The task force was created after legislators approved two income tax cuts promoted by Hutchinson in 2015 and this year affecting individuals who earn up to $75,000 a year, though the one approved this year won't take effect until 2019.

The 2015 tax cut was expected to reduce state revenue by $100 million in the fiscal year ended June 30.

Some lawmakers favor larger income tax cuts, particularly for Arkansans with more than $75,000 in taxable income, and the task force was created in part because of those concerns.

Hutchinson, a Republican, has said he wants to continue cutting individual income tax rates.

But Rich Huddleston, executive director of Arkansas Advocates for Children and Families, told the task force Tuesday that the recent experiences of states such as Indiana, Kansas, Louisiana, North Carolina, Oklahoma and Wisconsin have shown that "the promised economic benefits of big tax cuts -- especially big tax cuts, especially big personal income tax cuts -- often fail to materialize and can have disastrous consequences for state budgets, leading to cuts in critical services, including education."

Many of those states have turned to working families, especially low-income families, to make up the difference either in budget cuts by reducing services or increasing taxes on the poor, he said.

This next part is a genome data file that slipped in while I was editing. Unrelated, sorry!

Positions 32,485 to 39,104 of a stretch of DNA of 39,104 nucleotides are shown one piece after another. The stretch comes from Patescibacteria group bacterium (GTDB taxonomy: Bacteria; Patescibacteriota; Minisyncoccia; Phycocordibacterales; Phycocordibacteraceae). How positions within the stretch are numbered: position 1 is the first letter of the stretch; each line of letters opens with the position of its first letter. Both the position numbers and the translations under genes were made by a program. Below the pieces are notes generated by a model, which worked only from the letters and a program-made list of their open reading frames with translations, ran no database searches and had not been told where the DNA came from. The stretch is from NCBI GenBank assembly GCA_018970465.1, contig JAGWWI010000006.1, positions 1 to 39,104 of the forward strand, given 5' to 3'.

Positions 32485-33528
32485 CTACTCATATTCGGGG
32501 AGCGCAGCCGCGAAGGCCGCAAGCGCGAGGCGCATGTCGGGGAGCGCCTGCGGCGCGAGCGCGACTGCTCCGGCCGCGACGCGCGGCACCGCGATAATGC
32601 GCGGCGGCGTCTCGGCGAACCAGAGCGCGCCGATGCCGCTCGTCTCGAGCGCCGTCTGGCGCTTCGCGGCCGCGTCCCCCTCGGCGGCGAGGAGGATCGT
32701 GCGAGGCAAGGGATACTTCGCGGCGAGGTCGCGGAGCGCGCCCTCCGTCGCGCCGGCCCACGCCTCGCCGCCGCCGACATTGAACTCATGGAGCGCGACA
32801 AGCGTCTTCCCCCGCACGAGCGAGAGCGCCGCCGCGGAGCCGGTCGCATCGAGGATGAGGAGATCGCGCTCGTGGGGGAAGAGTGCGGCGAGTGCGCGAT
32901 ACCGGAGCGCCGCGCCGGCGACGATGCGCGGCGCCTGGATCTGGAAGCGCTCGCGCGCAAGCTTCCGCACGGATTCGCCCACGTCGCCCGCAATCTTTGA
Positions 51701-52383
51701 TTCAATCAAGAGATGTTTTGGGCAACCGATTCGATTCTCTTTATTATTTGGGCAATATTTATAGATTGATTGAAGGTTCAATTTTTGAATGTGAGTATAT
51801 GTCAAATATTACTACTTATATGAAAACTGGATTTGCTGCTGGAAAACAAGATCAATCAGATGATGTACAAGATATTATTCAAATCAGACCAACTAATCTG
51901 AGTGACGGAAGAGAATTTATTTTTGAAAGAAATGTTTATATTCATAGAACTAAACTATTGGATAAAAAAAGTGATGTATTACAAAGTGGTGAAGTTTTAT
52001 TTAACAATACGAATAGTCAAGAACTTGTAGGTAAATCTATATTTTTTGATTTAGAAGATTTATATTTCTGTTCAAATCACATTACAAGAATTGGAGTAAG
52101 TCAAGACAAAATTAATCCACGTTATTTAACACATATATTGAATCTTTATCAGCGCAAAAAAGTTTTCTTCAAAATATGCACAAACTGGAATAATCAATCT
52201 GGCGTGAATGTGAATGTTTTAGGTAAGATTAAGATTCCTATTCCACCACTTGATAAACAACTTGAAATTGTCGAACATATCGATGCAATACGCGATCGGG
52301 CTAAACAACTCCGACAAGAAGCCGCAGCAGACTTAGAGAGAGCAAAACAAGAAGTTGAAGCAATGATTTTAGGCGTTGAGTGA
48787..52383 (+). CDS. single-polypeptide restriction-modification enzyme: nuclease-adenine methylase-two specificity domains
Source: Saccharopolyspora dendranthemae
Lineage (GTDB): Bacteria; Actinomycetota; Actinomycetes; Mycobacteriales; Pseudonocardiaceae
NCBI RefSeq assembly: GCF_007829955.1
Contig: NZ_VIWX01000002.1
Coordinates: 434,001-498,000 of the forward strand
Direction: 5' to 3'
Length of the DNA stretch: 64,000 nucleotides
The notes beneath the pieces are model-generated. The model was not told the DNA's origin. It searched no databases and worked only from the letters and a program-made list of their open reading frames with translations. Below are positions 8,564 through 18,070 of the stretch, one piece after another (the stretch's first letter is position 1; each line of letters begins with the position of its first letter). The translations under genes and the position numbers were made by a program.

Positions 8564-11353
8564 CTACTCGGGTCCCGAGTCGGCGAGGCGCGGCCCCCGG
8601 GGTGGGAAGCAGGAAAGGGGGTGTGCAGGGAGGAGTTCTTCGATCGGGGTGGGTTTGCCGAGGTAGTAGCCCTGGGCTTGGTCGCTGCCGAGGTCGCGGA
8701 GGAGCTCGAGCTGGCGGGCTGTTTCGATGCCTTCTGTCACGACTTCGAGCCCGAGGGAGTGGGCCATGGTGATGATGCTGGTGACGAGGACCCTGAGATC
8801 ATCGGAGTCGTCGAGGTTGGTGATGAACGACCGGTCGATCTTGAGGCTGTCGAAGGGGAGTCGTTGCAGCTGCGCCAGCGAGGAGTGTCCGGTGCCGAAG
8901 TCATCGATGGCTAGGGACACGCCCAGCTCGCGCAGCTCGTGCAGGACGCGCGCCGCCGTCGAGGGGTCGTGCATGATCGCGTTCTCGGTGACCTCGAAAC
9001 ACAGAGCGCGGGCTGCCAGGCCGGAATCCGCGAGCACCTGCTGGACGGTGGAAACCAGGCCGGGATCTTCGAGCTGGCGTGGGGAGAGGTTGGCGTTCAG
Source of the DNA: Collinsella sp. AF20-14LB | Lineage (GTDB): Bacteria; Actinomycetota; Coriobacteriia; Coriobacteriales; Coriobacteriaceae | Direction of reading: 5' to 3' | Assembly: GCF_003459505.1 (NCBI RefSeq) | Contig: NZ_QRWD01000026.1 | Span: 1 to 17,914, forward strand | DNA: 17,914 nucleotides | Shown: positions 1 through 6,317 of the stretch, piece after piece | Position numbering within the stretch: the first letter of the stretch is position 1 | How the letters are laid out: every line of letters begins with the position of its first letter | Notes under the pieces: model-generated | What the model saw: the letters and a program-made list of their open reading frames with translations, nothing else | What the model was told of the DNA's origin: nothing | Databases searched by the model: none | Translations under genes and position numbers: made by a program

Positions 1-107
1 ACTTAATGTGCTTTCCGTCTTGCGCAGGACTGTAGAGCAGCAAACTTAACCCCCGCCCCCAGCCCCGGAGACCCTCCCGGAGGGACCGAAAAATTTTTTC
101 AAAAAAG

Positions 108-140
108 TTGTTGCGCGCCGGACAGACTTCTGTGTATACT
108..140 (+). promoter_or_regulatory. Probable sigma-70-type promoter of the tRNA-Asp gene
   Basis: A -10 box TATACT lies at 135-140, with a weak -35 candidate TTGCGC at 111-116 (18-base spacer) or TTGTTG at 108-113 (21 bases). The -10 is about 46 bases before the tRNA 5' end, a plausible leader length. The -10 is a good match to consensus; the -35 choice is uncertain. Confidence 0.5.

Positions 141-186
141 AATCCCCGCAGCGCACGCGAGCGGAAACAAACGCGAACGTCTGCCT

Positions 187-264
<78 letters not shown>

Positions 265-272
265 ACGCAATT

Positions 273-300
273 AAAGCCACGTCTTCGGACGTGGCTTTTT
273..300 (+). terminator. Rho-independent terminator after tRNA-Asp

Jean pressed Douglas Lindholm, executive director of the nonprofit, Washington, D.C.-based Council on State Taxation that represents than 600 multistate corporations, to talk about states that have changed their tax policies and created jobs and improved their economies.

Lindholm suggested that state lawmakers "look at what North Carolina has done."

"North Carolina has done a great deal of simplifying and reducing [tax] rates and balancing their tax burden out," Lindholm said. "I think that is probably a great example of a state that has done the most surgical operation on their tax code. It seems to be working."

Kathleen Quinn, a research analyst for the National Conference of State Legislatures, said North Carolina has enacted individual and corporate income tax changes by lowering tax rates and broadening the base for both taxes in recent years.

North Carolina has changed its individual income taxes to a flat rate of 5.499 percent and lowered the corporate income tax from 6.9 percent to 3 percent using a trigger based on state tax collections to phase in the business cuts, she said.

"North Carolina has seen very positive revenue growth and economic growth in this time after the [tax] reform period," Quinn said. "I think it's also important to note that it might not all be due to taxes. It might be having something to do with the area that the state is in or its economy, but they have experienced strong revenue outlooks since then."

Rep. Jana Della Rosa, R-Rogers, said it sounds like North Carolina increased individual income taxes "on the poor folks because, if you're going to a flat rate, it's going to do that, and, especially if you're getting rid of exemptions and deductions, which is something that those in the low bracket are probably are more dependent on."

Metro on 07/12/2017